The Multi-skilled Developer

  • Jeff Moden

    SSC Guru

    Points: 994645

    You don't have to win to plant a seed. Even a cement parking lot, like your Dev Guy, has a crack in it. 😉

    Great article, though. I hope enough people like your Dev Guy take the time to read it.

    --Jeff Moden


    RBAR is pronounced "ree-bar" and is a "Modenism" for Row-By-Agonizing-Row.
    First step towards the paradigm shift of writing Set Based code:
    ________Stop thinking about what you want to do to a row... think, instead, of what you want to do to a column.
    "If you think its expensive to hire a professional to do the job, wait until you hire an amateur."--Red Adair
    "Change is inevitable... change for the better is not."
    When you put the right degree of spin on it, the number 3|8 is also a glyph that describes the nature of a DBAs job. 😉

    Helpful Links:
    How to post code problems
    Create a Tally Function (fnTally)

  • TomThomson

    SSC Guru

    Points: 104772

    Certainly that dev guy had it hoplessly wrong, but you too have it wrong - not hopelessly wrong, but somewhat wrong.

    During much of my career I've had customer support people, ops people, and development people working for me and an important part of my job has been to ensure that those disparate groups with differently centered skill sets do indeed act as a unified team rather than pulling in different directions.

    Teams are like sets - they can be joined together to make larger teams, which in turn can be joined together to make still larger teams, and so on until maybe at some point you get to a unit that's too big to behave as a team. If communications between the diferent small teams are adequate, they will effectively become a single team (and will be many times as effective as if they dont). That certainly doesn't mean that sysops or any part of it (such as production operations dbas) are going to be subordinated to development, or that development is subordinated to customer support, or any nonsense like the Dev you describe was promoting, but it certainly does mean that all these different skills (and other functions, like license management, supplier relations, technology research, data protection conformance, avoiding conflict of interests, and so on) must work together as a team (or communicate so effectively that you can't detect that they aren't all working together as a team, which I don't really believe is any different from actually being a team) if they are to be really effective.

    Tom

  • TomThomson

    SSC Guru

    Points: 104772

    Jeff Moden (6/5/2015)


    You don't have to win to plant a seed. Even a cement parking lot, like your Dev Guy, has a crack in it. 😉

    Great article, though. I hope enough people like your Dev Guy take the time to read it.

    I hope they'll go further than that, and respond to it after they've read it.

    One sort of response and we'll be happy that Phil has cured some of their failings :-D. Another sort and we get the opportunity to try to educate them. 🙂

    Tom

  • Phil Factor

    SSCoach

    Points: 19838

    you too have it wrong - not hopelessly wrong, but somewhat wrong.

    @TomThomson

    Oh dear, perhaps I've got it wrong. Let me explain a bit. DBAs, along with a lot of IT people, have a responsibility across projects. A security guy will not be tied to one particular project, but have a view across systems and projects to plan intrusion detection, and defense in depth. A network guy (or Gal) is likely to have responsibility for the network right across projects. You cannot combine teams like this with project teams. No sir. Priorities and perspective are just too different. I've worked in a lot of IT departments, managed a few, and acted in a consultancy role in many more. The ones that worked well had very clear division of roles and responsibilities but communicated well and kept excellent documentation. Everybody knew in some detail what was going on but kept focused on their own role, unless they were asked for help or had a part to play to support another team. If you combine teams just in order to get them to work cooperatively, then horrible things happen. The worst in my experience is what is usually termed 'hunting in packs' where whole groups of 'multi-skilled' people go chasing the most exciting and visible crisis or hotspot, making a lot of noise, holding a lot of meetings, but diminishing their real work to the minimum, and distracting or demotivating others. IT departments where the alpha males rule the roost always go down-hill rapidly.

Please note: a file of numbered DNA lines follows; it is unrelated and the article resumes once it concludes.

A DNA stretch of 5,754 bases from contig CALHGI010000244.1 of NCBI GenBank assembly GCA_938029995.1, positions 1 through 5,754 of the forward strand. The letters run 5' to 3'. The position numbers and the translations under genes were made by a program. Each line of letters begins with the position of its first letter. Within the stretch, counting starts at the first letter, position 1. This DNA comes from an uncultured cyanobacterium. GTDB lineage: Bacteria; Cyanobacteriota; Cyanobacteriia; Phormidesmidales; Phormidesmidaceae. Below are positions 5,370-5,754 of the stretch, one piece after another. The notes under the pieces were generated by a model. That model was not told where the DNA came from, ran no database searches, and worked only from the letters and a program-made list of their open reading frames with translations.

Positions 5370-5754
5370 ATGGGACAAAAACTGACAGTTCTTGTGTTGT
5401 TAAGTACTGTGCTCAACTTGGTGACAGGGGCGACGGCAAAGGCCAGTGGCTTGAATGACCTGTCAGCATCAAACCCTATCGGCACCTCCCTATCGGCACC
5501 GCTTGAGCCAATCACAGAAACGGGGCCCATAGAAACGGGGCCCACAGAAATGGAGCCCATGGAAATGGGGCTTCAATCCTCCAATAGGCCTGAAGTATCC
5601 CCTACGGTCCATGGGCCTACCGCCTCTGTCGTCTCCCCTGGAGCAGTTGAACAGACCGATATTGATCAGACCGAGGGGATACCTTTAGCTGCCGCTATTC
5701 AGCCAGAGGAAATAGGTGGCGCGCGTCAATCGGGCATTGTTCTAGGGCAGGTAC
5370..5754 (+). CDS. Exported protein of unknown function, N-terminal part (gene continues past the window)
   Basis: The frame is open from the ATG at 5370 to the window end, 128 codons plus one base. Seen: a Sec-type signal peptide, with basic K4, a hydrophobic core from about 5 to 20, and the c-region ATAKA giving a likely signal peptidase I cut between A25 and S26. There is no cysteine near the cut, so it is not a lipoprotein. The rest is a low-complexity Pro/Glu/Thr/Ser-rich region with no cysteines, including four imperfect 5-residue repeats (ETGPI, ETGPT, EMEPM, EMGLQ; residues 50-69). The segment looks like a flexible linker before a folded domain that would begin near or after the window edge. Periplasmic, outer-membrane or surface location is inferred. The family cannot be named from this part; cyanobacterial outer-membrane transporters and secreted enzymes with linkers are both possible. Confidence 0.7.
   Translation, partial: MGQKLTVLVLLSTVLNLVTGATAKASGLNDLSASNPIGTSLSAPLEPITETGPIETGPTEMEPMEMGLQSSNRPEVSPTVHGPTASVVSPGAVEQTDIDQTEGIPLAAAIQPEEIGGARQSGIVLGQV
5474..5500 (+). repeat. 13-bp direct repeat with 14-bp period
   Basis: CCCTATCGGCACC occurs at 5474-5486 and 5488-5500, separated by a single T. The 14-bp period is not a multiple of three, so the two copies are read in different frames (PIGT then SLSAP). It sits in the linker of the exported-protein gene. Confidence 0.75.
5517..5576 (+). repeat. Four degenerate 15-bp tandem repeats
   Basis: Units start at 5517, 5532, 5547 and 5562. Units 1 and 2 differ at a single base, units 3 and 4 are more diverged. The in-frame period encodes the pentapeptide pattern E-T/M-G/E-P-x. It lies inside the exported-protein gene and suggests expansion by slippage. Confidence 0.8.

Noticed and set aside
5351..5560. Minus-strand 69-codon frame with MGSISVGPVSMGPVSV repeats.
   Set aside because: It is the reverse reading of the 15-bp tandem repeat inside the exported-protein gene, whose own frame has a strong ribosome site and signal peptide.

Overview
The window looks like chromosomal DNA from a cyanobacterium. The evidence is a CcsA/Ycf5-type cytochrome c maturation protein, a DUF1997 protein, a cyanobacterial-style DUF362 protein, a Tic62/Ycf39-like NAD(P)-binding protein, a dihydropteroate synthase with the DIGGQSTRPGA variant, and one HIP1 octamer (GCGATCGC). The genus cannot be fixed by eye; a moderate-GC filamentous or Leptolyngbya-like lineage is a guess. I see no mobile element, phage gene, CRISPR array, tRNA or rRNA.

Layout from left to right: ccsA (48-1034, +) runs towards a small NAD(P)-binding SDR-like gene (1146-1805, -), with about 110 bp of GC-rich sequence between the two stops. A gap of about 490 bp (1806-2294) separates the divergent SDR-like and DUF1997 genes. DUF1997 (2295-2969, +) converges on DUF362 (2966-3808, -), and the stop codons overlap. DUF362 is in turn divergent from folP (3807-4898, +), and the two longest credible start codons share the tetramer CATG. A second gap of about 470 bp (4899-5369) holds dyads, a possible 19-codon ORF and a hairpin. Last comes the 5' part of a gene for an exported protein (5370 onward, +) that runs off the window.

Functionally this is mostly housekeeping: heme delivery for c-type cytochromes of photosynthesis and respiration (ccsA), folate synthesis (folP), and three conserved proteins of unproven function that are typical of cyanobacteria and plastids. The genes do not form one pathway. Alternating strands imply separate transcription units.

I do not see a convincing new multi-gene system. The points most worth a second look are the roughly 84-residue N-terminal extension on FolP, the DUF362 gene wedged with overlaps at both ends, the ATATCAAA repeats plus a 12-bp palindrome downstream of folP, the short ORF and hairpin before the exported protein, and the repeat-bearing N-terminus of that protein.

Best wishes,
    Phil Factor
    Simple Talk

  • MaricopaJoe

    Ten Centuries

    Points: 1169

    I can tell you from my most recent experience, that for some reason they think the network guy can do what the DBA does. It was a loosing battle for me. I think what is really scary is that these companies are putting themselves at a security risk. Going years without a DBA, and accepting slow applications as the norm. It's not wonder why we have so many identify thefts today.

    My last experience was that the db developer was doing some (not much) of the dba work.

    I think the thinking is that SQL Server is a set it and forget it system.

  • dg81328

    SSC Veteran

    Points: 267

    Developers are knowledgeable about narrow topics. They think in tiny bits and move from bit to bit in the process of creating software. A truly experienced DBA thinks years down the line from the tiny bit of software the programmer creates to how does the business cope with the fact that the developer only thought about today.

    For example, ALL consulting companies and most software companies think about getting the product out the door as quickly as possible ignoring the fact that when the application or database design comes under pressure it folds up like a cheap suit.

    An experienced DBA will look at the design and tell you what it will be like in 5 years and give the business the correct advise on how not to waste money. Developers don't do that.

  • Jeff Moden

    SSC Guru

    Points: 994645

    TomThomson (6/6/2015)


    Jeff Moden (6/5/2015)


    You don't have to win to plant a seed. Even a cement parking lot, like your Dev Guy, has a crack in it. 😉

    Great article, though. I hope enough people like your Dev Guy take the time to read it.

    I hope they'll go further than that, and respond to it after they've read it.